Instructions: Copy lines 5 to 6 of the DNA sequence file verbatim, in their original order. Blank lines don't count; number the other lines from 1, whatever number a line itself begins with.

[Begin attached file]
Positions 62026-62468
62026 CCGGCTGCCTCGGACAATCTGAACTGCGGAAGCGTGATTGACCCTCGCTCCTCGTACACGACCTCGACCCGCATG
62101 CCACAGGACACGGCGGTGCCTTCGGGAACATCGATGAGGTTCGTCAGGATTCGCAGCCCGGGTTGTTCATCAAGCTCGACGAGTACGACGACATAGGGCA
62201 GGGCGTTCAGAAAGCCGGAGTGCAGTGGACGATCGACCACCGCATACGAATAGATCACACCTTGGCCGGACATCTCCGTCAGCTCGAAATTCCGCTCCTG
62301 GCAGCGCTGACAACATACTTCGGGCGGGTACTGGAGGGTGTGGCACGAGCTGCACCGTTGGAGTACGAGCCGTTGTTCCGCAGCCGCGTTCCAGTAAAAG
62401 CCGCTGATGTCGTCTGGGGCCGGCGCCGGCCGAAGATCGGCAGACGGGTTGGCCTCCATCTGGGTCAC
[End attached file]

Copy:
62301 GCAGCGCTGACAACATACTTCGGGCGGGTACTGGAGGGTGTGGCACGAGCTGCACCGTTGGAGTACGAGCCGTTGTTCCGCAGCCGCGTTCCAGTAAAAG
62401 CCGCTGATGTCGTCTGGGGCCGGCGCCGGCCGAAGATCGGCAGACGGGTTGGCCTCCATCTGGGTCAC